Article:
<My father’s on the warpath tonight>
<It’s fucking cold out>
<Wear a jacket>
There’s not much snow, but the small amount that there is has accumulated in perfect little horizontal lines on the step ladder outside Ben’s window and Armie nearly kills himself sliding it off with his boot because he hadn’t kept his back foot properly planted. That’s on him. The sudden rearrangement of the furniture in the bedroom is on Ben, so it is his name that Armie curses when instead of stepping gently onto the dresser that’s been under the window since roughly forever, he tumbles inelegantly to the floor instead. There’s no way that Han and Leia hadn’t heard that.
“What the fuck, you idiot?”
Ben’s on the bed, amused face illuminated by his open laptop in the otherwise dark room. “Oh, I forgot to mention. I moved some shit.”
He could kill him. One of these days he’s going to. But when he does it, it’s going to have to be on a night when Ben’s entire house doesn’t know that he’s come over, and he’s going to need a strong alibi because it would be all too easy to prove motive. “You’re a dickhead.” He kicks the snow from his boot at Ben and though there isn’t much, the trajectory is effective.
“Ack! That’s cold.”
“Wear a jacket,” says Hux, deadpan.
He strips off his boots, hat, and jacket and joins Ben in bed, above the blankets and with his back against the wall. He peeks at the screen. “No. I will stop being your friend.”
“I wouldn’t use it on you!”
It’s a decorative sword anyway, probably not that sharp, the type of shit that idiots buy from malls. Well, Ben is such an idiot but he’s also introverted so here he is online shopping for a weapon. Men with Ben’s IQ should not own weapons. Armie tells him as much.
“I’m smarter than you. I just don’t give a shit about grades.”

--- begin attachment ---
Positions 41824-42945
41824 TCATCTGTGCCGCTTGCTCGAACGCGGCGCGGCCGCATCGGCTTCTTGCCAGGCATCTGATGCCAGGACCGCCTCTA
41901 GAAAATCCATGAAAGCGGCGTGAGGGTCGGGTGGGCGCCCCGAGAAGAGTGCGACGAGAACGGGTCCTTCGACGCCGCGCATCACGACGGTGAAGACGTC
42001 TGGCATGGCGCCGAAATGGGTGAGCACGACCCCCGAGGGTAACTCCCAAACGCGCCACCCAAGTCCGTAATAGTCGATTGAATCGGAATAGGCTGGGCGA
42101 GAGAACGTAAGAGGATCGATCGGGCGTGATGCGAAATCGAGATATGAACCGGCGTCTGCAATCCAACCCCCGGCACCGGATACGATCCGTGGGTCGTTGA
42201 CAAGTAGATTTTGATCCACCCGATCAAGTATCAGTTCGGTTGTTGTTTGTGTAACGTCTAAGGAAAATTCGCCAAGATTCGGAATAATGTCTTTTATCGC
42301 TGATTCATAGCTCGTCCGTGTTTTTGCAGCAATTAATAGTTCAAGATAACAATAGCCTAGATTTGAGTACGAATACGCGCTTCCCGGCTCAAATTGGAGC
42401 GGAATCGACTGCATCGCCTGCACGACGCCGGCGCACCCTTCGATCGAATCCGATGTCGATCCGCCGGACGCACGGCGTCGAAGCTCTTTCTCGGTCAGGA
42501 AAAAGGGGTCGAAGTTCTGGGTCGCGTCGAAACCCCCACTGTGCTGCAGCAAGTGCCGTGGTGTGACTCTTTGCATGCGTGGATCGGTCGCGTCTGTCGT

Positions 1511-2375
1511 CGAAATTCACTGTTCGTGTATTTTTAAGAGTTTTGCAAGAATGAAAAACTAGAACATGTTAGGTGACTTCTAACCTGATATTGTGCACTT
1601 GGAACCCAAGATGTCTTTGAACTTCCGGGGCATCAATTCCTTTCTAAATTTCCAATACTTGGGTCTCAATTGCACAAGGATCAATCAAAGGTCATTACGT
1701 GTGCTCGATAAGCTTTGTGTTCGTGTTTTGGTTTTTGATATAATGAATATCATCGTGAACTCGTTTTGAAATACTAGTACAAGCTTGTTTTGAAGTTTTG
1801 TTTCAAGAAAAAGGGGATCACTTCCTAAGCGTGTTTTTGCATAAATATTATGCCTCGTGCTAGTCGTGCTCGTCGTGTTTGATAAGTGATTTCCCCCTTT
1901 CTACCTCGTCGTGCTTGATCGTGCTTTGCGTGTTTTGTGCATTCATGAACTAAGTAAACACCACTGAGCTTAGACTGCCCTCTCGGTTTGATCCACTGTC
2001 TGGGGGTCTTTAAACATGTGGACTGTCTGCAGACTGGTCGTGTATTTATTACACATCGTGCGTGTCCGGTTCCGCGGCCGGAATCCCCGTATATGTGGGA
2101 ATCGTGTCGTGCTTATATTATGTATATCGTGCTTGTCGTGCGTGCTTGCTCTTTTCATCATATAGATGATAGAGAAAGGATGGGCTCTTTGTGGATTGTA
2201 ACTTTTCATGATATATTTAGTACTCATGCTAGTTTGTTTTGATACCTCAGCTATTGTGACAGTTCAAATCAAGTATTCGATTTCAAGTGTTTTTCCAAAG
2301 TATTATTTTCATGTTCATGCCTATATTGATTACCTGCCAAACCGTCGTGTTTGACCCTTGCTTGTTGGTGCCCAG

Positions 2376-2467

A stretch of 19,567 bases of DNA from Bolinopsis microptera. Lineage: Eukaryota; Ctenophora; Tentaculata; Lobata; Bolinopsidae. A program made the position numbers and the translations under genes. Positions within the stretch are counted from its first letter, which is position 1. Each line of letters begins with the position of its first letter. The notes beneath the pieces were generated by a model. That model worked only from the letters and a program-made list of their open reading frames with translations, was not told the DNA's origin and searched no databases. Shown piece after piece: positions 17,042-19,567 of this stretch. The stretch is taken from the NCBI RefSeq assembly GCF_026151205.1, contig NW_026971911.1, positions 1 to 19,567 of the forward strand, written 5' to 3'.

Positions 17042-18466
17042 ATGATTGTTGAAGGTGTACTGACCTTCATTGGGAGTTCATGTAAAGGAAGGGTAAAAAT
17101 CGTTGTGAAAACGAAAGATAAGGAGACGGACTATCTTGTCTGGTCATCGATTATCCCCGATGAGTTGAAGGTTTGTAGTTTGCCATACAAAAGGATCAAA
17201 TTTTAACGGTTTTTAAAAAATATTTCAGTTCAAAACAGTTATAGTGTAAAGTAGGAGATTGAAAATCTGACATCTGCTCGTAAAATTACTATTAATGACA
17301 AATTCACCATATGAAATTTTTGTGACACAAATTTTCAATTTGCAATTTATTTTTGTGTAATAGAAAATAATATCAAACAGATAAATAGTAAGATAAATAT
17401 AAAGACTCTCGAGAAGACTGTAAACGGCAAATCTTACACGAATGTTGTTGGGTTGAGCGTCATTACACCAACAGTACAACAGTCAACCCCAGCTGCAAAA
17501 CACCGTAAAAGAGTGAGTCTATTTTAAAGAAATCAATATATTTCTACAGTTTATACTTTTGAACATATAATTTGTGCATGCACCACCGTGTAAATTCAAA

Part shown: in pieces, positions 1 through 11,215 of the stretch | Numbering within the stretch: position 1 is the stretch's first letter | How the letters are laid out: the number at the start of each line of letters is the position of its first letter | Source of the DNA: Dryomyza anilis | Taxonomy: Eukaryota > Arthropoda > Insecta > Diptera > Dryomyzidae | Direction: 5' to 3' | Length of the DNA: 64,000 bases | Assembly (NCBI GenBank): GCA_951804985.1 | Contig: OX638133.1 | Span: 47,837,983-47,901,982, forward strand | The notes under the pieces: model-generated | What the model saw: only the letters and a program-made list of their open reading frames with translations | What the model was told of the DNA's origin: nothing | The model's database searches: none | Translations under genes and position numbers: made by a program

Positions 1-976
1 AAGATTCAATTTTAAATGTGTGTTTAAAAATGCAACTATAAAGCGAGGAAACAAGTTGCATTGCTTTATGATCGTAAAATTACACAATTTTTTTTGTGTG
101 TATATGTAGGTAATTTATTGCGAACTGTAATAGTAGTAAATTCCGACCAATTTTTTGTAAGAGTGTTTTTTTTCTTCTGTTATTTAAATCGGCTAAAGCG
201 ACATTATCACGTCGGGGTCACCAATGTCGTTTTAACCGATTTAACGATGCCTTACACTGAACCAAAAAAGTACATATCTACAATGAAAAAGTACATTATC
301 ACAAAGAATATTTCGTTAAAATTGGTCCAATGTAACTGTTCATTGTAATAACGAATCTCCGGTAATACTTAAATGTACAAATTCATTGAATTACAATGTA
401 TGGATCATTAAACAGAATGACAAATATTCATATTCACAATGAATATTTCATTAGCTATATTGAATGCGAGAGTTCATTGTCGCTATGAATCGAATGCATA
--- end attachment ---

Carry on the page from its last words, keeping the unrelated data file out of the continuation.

“That’s because your father won’t take a belt to your ass if you bring home a B.”
“Mom would throw a party if I got a B. Don’t think Dad would care either way.” Ben’s petulance about his father’s lack of parenting skills is maddening to Armie who feels he has much more to complain about. If he had Han and Leia as parents, he’d start believing in a god and worship it. He has no gratitude for the parents he got stuck with.
“You’re not smarter than me. Even if your grades were perfect, your intellect would still be far behind mine.”
It just makes Ben smile, just rolls off of him. If anyone else had tossed such an insult his way, he’d have busted their lip open. Armie can get away with almost anything because he’s been his best friend since they were playground age. “Yeah, you looked real smart falling in the window.”
Armie scowls. “Why did you move the furniture?” He looks around the dimly-lit room and sees that everything is out of place - the TV, the bookshelves, the previously helpful dresser. He doesn’t like it. He’s not a fan of change, even when it isn’t directly involved in him plummeting to his knees. “It looks weird now.”
“I like it. It seems roomier.”
“You’re the one with almost no stuff,” says Ben. He’s not saying that to be mean, but it kind of hurts anyway. His father isn’t the “allowance” type and it’s not like he’s going to buy Armie a bunch of decorations or toys.
“Have you been watching one of those home decorating shows?”
Guiltily, Ben shrugs. “Mom does. They’ve got good ideas.”
“I think you still need good grades to become an interior decorator.” He reaches over and tilts the screen down until it hits Ben’s fingers. “If you get a sword, I’m never sleeping over again.”
Without the light of the screen, it’s just the outline of big ears and nose, just a silhouette he knows way better than his own and not just because Armie avoids mirrors like a vampire afraid of getting caught. “Keep messing with my computer and I might not let you.” But he closes it the rest of the way, anyway, and sets it much further down the bed by his knees. “What happened?”
Sometimes Ben’s voice goes really low, and Armie wonders how much more it’s going to drop by the time that he’s finished. He’ll be like James Earl Jones by their 20s at this rate. They’re both tall and a bit scraggly, but there’s so much potential in their forms that he’s not sure what they’re going to turn out like. Messed up, if their history has anything to say about it.
“Oh, does it really matter?”
A good day with Brendol is one in which he’s absent. A bad day… well that can be demeaning or physically painful. It’s hard to say which he prefers. The blemishes to his body (backside, cheek, or, memorably, wrist bones) or the ones to his psyche. He was never going to be a nice guy, but he can watch as the man slowly twists his soul and yet be unable to prevent it.